First/Last-Some Dark Holler

November 26, 2012

“Following up their well received debut EP, Birmingham, AL’s Some Dark Holler release their first full length album, Hollow Chest on August 20, 2012 with This is American Music. Combining equal parts Steve Earle, the Civil Wars (if they were drunk), and Breaking Bad, bandleader Chris Porter (Back Row Baptists) and fiddler Helen Gassenheimer bring a mix of vocal and instrumental stylings that are as flawlessly harmonious as they are dark and haunting. Hollow Chest explores and exposes the South’s gritty underbelly and its rawest nerves. Each tale is made all the more personal by the Porter’s dry, gravelly snarl– a voice perfect for his broken characters who would seem all but damned if not for the angelic redemption found in Gassenheimer’s harmonies. Straightforward, uncomplicated, and unpolished, these songs resonate like the old Appalachian ballads from which they are clearly inspired. Their simple potency is highlighted by the understated production skills of Jody Nelson (Through the Sparks). Fans of acoustic music and vocal chemistry will find Hollow Chest remarkable both for the prowess of its players and the dark beauty of its songwriting.”

Some Dark Holler has been on my radar since releasing it’s latest, “Hollow Chest” a few months ago. If you like your authentic Southern folk music a tad on the ‘eerie’ side (who doesn’t), then this is your bag. Check them out on Facebook, WordPress, Tumblr, Soundcloud and Twitter. My thanks to Chris Porter (Guitar/Vocals) for taking the time to participate in this edition of First/Last.

The first album you ever bought?

Wow, you would think that this would be an easier question to field. The first record that I ever picked out and had my parents purchase, was a used cassette copy of “Pet Sounds” by The Beach boys, followed by the soundtrack to ‘Footloose’. Laugh if you will, I needed a hero. I can recall my dad thinking that “Pet Sounds” was an odd choice, but I liked the cover, and to this day that record stands out as one of my oldest and longest friends. The first record that I saved my money and purchased was most likely “Paul’s Boutique” by The Beastie Boys. My relationship with Hip Hop was super strong when I was a kid and the Beasties are one of those acts that really draw you in. There are countless acts that I love today that came from my love for the Beasties.

Your last album bought?

Aesop Rock’s “Skelethon”. He’s hands down the most innovative lyricist on the planet. I don’t buy a whole ton of music, (beyond my friends records) so when I do, I tend to lean toward Hip Hop as an escape from all of the sad bastard stuff that I write.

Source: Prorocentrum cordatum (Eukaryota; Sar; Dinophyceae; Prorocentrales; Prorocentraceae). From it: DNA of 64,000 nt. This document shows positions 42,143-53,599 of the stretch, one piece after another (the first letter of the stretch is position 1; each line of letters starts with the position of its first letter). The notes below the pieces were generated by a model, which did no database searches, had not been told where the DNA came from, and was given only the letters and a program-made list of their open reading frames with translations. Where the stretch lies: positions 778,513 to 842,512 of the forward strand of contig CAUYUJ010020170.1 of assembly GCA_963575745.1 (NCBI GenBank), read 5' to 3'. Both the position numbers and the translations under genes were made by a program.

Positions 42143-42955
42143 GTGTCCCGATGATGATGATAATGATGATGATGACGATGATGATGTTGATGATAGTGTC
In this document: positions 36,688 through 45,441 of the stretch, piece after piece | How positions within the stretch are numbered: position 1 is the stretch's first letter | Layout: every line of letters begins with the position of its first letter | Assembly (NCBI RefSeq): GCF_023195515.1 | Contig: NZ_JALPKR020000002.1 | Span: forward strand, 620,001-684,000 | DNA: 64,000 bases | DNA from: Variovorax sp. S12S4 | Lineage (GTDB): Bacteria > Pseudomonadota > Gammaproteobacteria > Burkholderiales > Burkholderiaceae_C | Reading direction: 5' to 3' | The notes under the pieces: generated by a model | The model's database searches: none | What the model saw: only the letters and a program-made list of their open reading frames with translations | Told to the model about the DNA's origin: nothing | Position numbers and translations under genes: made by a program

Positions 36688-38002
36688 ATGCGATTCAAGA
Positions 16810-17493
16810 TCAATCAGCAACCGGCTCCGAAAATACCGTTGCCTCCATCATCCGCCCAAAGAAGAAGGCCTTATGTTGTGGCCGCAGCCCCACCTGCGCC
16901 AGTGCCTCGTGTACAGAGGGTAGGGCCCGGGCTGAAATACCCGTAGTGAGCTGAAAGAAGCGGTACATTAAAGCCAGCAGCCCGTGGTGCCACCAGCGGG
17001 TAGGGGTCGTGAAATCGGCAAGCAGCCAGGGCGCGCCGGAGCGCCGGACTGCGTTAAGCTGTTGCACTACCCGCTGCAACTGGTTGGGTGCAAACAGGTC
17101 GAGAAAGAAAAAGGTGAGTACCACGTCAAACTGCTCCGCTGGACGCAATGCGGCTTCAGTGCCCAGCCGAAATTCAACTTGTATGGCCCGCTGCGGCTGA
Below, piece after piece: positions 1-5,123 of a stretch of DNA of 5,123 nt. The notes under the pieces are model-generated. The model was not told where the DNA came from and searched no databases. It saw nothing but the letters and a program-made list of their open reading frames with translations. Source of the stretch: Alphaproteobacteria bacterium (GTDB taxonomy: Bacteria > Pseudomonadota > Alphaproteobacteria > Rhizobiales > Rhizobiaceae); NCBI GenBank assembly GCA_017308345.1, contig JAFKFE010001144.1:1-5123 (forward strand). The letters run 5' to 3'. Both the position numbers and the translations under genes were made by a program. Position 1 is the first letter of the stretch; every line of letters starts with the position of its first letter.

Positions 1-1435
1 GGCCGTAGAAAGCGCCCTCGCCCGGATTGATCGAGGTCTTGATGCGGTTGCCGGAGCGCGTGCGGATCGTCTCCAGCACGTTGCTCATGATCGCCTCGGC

Favorite album of all time?

WOW!! This one is impossible!! I’ll make a short list, and try to be brief. Warren Zevon, “Excitable Boy”: This record was in my life fairly early and the darkness of Zevon’s lyrics never escaped me. There are very few records that I honestly prefer on vinyl versus CD and this is one of them. Randy Newman, “12 Songs”: Randy’s snarky take on cultural diversity mixed with his amazing sense of pop melody make this record near the top of my list. There has never been a better songwriter than Randy, and “12 Songs” is one hell of a ‘concept album’. Tom Waits, “Bone Machine”: This record scared me to death when I first heard it. It still does when I want it to. Brian Wright and The Waco Tragedies, “Bluebird”: I know Brian, and have had the pleasure of playing with him once or twice. His tunes carry weight that men spend their whole lives trying to capture. Look him up.

Least favorite/most disappointing album?

Other than ones that I have made? I remember the day that I realized that I am not a Beatles fan. It was liberating. Not to say that they are not super important, just not my jam.

First concert attended?

Soul Asylum, The Screaming Trees, and the Spin Doctors.

Last concert?

Wigginstock. It was the absolute holy shit.

Favorite concert ever?

Beck at The Tabernacle in Atlanta. Beck, his band, and puppets. Look it up. Twas rad.

Least favorite concert?

I’m generally not that into mega festivals. Having to choose between two great headliners and drop tons of money to do so bugs me. I’ve been to plenty that were really great, and some that were just lame.

Any thoughts, experiences about Pittsburgh?

Myself, Pete Stein, and Jay Taylor came through on tour a few years ago during a crazy blizzard, that had pounded the entire eastern half of the U.S. We rolled into Pittsburgh on the day that they opened the interstate for the first time in a few days. We played at this place called Howler’s and managed to draw enough folks to land us a place to stay and quite a few drinks. I left Birmingham with a down vest and a pair of Chuck Taylors. Times were tough.

Thanks, Chris. From what I can tell, Wigginstock was amazing. R.I.P Chris